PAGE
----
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CogSci grad student Nick Rabb is mentioned in the January 10, 2022 Tufts Now feature
'Computer Model Seeks
to Explain the Spread of Misinformation, and Suggest Counter Measures'. Nick described his experience:
We used cognitive and computational modeling techniques to put forward a simple model of how misinformation may spread
in a networked population. Primarily modeling cognitive dissonance (only believing what is close to what you already believe)
and exposure (hearing a message more makes it seem true) effects, we were able to demonstrate that discourse dominated by these
phenomena does not follow patterns argued for in much of the rest of the literature. Our model concluded that under these conditions,
community structure does not make a significant difference, but any intervention to correct problematic beliefs would need to meet people
where they are at and slowly move them to desired beliefs.
Evana Gizzi won a follow-on grant at NASA for the 2020 research project 'RAISR'
(Research in AI for Spacecraft Resilience), in which she served as Principal Investigator.
The research ended with elevated excitement from NASA, which included multiple presentations of
RAISR across the organization. Evana will be focusing on using the efforts of the 2021
follow-on grant to cultivate collaboration and funding for Tufts University AI research.
Professor Matthias Scheutz, Professor J.P. deRuiter and CogSci student
secured a grant from the
DISC SEED grant program for a COVID misinformation project:
'Using Agent-Based Models to Investigate Countermeasures for False Information Spread'
Team Lead: Matthias Scheutz (SoE)
Team Member: Jan P. deRuiter (A&S)
On October 24, 2020 Psychology professor Aniruddh Patel will
and Gene-Culture Coevolution" at this year's CARTA Virtual Symposium titled
"Comparative Anthropogeny: Exploring the Human-Ape Paradox."
August 2020, Proc Natl Acad Sci (PNAS) published
from misinformation: Warnings modulate cortical reinstatement during memory retrieval", by
Psychology professors Elizabeth Race and Ayanna Thomas, and graduate students
and McKinzey Torrance.
Read the Tufts Now feature about this paper:
witnesses of the possibility of misinformation helps protect their memory accuracy.'
February 2020, Oxford University Press published "The Texture of the Lexicon: Relational Morphology and
the Parallel Architecture", by Ray Jackendoff, emeritus Co-Director of the Center for Cognitive Studies,
and Jenny Audring.
In Fall 2019, Prof. Aniruddh Patel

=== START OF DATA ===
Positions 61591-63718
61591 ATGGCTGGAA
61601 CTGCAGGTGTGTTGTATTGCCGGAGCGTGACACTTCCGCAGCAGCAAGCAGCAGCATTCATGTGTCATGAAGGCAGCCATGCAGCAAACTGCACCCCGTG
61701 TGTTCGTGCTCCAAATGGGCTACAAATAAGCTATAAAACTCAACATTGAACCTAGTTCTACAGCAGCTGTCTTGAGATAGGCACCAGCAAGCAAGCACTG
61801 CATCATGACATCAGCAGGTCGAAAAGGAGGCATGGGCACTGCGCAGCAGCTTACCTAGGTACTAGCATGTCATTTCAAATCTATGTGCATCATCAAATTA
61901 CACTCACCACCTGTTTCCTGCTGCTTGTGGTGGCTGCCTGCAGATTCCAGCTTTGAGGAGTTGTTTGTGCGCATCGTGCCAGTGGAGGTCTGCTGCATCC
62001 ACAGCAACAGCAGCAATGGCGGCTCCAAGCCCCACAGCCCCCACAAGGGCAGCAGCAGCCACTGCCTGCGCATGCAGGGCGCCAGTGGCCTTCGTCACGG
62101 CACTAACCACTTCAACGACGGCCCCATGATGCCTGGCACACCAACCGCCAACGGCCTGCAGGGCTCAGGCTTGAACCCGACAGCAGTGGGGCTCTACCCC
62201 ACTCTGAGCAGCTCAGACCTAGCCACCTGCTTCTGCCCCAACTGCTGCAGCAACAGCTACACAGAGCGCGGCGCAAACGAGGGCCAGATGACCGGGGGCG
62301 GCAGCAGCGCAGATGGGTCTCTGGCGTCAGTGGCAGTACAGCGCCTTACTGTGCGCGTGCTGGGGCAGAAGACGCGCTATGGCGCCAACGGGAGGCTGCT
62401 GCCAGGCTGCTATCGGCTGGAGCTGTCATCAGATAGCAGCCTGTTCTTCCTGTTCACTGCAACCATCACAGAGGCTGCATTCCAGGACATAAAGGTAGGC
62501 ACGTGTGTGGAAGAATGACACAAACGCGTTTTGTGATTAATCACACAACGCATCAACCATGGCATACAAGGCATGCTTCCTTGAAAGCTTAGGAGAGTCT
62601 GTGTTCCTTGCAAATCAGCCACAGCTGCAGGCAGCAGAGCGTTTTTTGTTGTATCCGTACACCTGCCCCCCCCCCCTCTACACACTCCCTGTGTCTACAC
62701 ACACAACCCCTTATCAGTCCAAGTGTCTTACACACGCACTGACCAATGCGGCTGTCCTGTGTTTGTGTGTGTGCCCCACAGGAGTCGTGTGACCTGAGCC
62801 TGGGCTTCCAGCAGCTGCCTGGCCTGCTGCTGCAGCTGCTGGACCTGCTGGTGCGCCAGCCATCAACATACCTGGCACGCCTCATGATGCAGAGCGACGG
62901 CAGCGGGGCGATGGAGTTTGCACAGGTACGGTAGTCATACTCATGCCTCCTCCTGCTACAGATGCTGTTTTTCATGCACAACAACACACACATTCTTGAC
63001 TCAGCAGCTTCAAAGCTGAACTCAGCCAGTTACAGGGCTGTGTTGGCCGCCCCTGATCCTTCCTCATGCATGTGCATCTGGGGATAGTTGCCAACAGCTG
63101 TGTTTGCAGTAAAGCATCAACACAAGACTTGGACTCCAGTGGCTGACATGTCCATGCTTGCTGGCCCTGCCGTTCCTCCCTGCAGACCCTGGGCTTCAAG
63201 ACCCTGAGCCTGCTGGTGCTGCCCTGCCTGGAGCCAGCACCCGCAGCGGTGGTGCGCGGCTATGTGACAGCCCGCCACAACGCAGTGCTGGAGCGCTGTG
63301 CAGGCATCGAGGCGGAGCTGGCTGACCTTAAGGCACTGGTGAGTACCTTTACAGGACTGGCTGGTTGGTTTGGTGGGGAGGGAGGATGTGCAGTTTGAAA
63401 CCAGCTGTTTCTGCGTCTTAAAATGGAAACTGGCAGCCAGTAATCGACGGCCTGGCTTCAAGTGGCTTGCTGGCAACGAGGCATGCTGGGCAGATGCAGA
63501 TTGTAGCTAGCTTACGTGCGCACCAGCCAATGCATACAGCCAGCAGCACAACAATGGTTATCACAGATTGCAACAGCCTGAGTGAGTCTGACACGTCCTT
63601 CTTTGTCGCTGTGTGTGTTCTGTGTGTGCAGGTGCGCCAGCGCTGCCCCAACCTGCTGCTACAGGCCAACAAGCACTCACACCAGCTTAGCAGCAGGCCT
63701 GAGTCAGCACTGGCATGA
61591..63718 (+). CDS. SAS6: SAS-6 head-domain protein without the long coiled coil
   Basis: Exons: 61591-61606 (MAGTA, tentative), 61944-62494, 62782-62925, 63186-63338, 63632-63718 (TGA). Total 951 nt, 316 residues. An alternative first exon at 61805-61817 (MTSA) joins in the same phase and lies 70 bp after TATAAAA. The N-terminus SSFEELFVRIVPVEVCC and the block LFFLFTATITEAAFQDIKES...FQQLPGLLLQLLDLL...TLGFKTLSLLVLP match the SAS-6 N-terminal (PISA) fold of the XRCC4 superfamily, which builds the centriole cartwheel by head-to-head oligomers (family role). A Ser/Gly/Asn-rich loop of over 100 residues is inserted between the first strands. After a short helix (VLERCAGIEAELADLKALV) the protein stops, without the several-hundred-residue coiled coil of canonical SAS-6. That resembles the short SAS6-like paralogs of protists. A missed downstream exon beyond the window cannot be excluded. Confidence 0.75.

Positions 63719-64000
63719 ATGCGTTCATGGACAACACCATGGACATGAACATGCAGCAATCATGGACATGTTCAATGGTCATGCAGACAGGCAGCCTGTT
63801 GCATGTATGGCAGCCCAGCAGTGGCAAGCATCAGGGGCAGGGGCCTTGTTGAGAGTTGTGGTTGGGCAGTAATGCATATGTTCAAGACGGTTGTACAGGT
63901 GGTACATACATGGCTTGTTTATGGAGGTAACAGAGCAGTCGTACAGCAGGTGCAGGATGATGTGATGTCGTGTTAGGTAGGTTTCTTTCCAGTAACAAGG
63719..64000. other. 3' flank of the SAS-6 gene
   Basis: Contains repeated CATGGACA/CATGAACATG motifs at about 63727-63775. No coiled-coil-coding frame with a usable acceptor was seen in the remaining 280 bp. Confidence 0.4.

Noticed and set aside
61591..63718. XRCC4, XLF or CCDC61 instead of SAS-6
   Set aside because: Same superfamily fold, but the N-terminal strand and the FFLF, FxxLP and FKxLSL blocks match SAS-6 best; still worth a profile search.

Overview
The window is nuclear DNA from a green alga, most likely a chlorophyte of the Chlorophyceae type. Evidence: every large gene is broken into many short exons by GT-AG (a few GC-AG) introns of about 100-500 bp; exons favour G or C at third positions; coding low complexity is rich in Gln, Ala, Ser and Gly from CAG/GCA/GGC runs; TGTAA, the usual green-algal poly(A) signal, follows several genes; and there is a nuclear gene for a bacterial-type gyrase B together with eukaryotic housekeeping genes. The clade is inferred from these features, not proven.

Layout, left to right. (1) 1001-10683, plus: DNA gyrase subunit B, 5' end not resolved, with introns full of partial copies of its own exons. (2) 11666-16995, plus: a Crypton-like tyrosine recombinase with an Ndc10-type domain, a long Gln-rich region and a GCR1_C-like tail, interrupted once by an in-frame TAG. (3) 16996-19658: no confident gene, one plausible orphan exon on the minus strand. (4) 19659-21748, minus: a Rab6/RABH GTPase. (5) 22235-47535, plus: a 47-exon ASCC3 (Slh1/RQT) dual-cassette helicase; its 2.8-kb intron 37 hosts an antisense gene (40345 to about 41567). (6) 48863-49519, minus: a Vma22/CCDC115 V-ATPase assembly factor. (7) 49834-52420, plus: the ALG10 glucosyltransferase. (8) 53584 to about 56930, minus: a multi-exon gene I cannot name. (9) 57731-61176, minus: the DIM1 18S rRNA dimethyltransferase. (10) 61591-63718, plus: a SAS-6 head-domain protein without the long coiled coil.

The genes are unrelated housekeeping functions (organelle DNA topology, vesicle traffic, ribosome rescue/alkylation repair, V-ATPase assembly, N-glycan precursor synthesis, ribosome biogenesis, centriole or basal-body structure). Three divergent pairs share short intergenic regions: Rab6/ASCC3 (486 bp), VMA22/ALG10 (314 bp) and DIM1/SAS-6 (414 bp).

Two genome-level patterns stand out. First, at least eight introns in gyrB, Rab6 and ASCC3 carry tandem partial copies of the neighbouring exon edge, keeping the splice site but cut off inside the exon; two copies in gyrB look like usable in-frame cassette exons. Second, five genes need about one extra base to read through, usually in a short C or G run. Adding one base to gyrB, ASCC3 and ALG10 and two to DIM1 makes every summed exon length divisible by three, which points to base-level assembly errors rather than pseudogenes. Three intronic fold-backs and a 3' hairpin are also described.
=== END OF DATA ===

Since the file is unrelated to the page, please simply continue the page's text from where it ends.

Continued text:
and Prof. Mimi Kao (Biology) received an NIH
Exploratory/Developmental Research Grant Award 'R21' grant, titled "Developing an animal model to study auditory-motor interactions during rhythm perception." Andrew Rouse,
a CogSci grad student who is jointly supervised by Profs. Kao and Patel, will be funded by this grant for his research on rhythm perception in zebra finches.
Prof. Ray Jackendoff's article article
"What is the human language faculty? Two views"
has been selected by a committee of current and former editors of Language,
for inclusion in Volume III of the Language Anthology.
J.P. de Ruiter has been invited to give the
first Jon Oberlander Memorial lecture on December 17, 2018 in Edinburgh, UK.
In Fall 2018, Sepideh Sadeghi successfully defended her Ph.D. thesis
on computational models of word learning to earn a combined Computer Science/Cognitive Science degree.
Cognitive Science researchers Matthias Scheutz, J.P. de Ruiter, and
Nate Ward are (Co)PIs in a
new project funded by the Air Force.
Felix Gervitz, one of our CogSci grad students,
has a fellowship through NASA (NASA Space Technology Research
Fellowship) and got to spend last summer at Ames Research Center in
California with the Intelligent Robotics Group doing really cool
research on human-robot teaming and cognitive robotics for space
exploration. He plans to spend all his summers there until he
MIT Press has just released Prof. Richard Chechile's
book this month. The title of the book is Analyzing Memory: The
Formation, Retention, and Measurement of Memory. This book
contains a systematic examination of memory for single-cell
organisms to complex human models of experience.
Prof. Elizabeth Race and Prof. Ani
Patel received a GRAMMY Museum® grant entitled "Orchestrating brain rhythms to enhance memory across